Affectionate, loyal, and known for their stocky physique and wrinkly snout, the Bulldog has long since been a favorite for dog-lovers around the world. These breeds have a reputation for being great family pups, whether you’re referring to the stocky, muscular English Bulldog or the more petite French Bulldog. But as friendly as these canines are, are they good for allergy-suffering dog lovers? The answer is, no, Bulldogs are not hypoallergenic.
Are Bulldogs Hypoallergenic?
Based on the Bulldog’s appearance, you might assume that they are hypoallergenic because of their short hair. Dogs with short hair are often assumed to be hypoallergenic because of the simple notion that less hair means fewer allergens. The reality is that hair is only one of the culprits that harbor allergens in dogs, especially in the Bulldog’s case.
Why Aren’t Bulldogs Hypoallergenic?
While short-haired dogs are commonly preferred by allergy sufferers, it is not the hair that usually produces the allergens. All dogs produce various proteins and these are what trigger allergies. They are spread through hair, saliva, mucous, urine, and dead skin cells.
Compared to other dog breeds, the Bulldog is not a heavy shedder. However, they shed constantly throughout the year, meaning dog hair will be floating around and spread all over the house year-round.
This breed is also known for their drooping face, caused by their excessive wrinkles and folds. Unfortunately, this is also the biggest factor that causes Bulldogs to be high-allergen-producing dogs. These folds can trap all kinds of allergens and constantly require cleaning to avoid any skin complications.
The Bulldog’s saliva is also heavy in producing allergens due to their excessive drooling, which puts the Bulldog in the same ballpark as the St. Bernard when it comes to producing allergens through their saliva.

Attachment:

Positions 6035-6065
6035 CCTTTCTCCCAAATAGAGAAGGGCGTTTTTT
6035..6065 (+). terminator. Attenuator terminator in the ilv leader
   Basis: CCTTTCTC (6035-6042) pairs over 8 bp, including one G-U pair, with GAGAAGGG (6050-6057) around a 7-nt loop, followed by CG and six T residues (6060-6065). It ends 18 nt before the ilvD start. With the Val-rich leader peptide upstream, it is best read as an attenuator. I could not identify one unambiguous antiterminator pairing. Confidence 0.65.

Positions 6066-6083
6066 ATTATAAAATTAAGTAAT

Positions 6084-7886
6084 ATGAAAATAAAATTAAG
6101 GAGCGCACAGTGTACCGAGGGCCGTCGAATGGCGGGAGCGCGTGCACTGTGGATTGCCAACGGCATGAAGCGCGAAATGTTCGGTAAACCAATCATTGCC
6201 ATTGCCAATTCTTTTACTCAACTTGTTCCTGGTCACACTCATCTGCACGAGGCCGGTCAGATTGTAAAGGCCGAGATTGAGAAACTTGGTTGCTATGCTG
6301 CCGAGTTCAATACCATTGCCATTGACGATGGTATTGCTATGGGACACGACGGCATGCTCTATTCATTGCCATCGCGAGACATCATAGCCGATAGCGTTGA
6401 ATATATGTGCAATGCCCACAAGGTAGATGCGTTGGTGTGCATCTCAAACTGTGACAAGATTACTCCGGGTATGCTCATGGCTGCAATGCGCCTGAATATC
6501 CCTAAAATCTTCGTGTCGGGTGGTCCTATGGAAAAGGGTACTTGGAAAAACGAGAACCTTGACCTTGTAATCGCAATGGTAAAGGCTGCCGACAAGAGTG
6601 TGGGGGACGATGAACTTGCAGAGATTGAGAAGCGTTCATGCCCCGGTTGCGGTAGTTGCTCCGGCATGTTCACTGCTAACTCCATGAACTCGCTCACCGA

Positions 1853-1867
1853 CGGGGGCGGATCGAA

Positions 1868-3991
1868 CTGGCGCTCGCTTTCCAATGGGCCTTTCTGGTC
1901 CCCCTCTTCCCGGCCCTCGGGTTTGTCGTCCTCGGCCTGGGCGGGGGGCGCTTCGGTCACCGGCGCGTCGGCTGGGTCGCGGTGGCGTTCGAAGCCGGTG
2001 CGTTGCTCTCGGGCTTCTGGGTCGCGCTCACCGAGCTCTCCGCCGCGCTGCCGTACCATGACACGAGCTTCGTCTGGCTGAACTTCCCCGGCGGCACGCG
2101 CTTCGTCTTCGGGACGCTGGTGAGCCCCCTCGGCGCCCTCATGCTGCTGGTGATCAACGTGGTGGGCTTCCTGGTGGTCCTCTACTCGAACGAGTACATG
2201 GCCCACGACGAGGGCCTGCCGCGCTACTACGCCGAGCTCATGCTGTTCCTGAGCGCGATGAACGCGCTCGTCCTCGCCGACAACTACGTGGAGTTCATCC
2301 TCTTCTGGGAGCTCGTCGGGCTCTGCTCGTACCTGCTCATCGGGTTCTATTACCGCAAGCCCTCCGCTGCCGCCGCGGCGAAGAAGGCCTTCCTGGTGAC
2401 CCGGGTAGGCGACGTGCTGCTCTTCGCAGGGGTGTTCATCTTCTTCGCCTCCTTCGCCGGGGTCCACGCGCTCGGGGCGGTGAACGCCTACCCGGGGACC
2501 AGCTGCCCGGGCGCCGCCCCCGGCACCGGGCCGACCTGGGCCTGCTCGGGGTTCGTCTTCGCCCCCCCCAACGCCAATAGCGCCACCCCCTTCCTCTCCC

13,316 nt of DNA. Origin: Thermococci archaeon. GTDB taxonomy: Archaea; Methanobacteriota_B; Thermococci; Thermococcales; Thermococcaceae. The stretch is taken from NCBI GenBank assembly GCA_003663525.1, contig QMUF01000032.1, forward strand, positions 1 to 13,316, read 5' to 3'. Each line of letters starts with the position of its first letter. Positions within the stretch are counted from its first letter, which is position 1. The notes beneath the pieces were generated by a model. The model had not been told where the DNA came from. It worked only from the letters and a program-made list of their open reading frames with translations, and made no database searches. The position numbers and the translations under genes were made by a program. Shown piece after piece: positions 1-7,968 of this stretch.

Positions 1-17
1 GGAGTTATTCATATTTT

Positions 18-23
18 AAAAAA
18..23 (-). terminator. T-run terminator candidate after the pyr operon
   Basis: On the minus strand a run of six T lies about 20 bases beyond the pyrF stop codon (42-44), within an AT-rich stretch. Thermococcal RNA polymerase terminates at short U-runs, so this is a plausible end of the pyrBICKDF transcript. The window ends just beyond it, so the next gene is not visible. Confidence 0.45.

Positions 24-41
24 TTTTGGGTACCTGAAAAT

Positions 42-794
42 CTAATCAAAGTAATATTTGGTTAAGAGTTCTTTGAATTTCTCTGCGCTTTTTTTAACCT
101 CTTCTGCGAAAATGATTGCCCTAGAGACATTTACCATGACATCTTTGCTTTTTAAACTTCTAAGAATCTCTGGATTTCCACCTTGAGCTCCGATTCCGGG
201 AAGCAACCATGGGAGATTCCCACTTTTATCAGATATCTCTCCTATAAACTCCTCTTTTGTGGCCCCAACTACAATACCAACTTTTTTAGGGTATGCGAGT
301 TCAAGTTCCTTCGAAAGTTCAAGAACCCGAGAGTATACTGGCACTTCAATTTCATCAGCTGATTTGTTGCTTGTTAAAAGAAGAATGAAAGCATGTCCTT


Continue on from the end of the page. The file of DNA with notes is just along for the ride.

How to Reduce Allergy Triggers If You Have a Bulldog
Bulldogs are high-maintenance dogs, and good overall dog hygiene can help reduce allergy triggers. Constant grooming can help reduce the spread of allergens by keeping the dog’s fur coat, mouth, and teeth clean. Wiping their wrinkles and folds once or twice daily can help reduce the buildup of dirt on their face and reduce the risk of skin infections.
Keeping the house clean and sweeping out dog hairs are good practices. It is also recommended that allergy sufferers implement “no dog zones” in certain areas of the house to avoid allergy triggers.
What Dog Breeds Are Considered the Most Hypoallergenic?
No dog breed is purely hypoallergenic. In fact, all dogs produce allergens, just some more than others. Hypoallergenic dogs may be considered less allergenic because of the smaller amount of dander in their hair or because they do not shed as often as other dogs. Here are breeds that fall into the hypoallergenic side of the spectrum:
Breeds to Avoid If You Are Allergic to Dogs
Like the Bulldog, some dogs produce more allergens for different reasons, such as the type of fur that they have or the high amount of shedding or drooling that they do. Here are breeds that are considered high-allergen-producing dogs that can cause allergy triggers:
French and English Bulldogs are both ideal family dogs. They are friendly and great with kids and have unique and confident personalities. However, the Bulldog may not be the best dog breed if you are an allergy sufferer. As friendly as these dogs may be, they are not so friendly when it comes to allergy triggers. The Afghan Hound or Hairless Terrier may be better alternatives.
- See also: Blue French Bulldog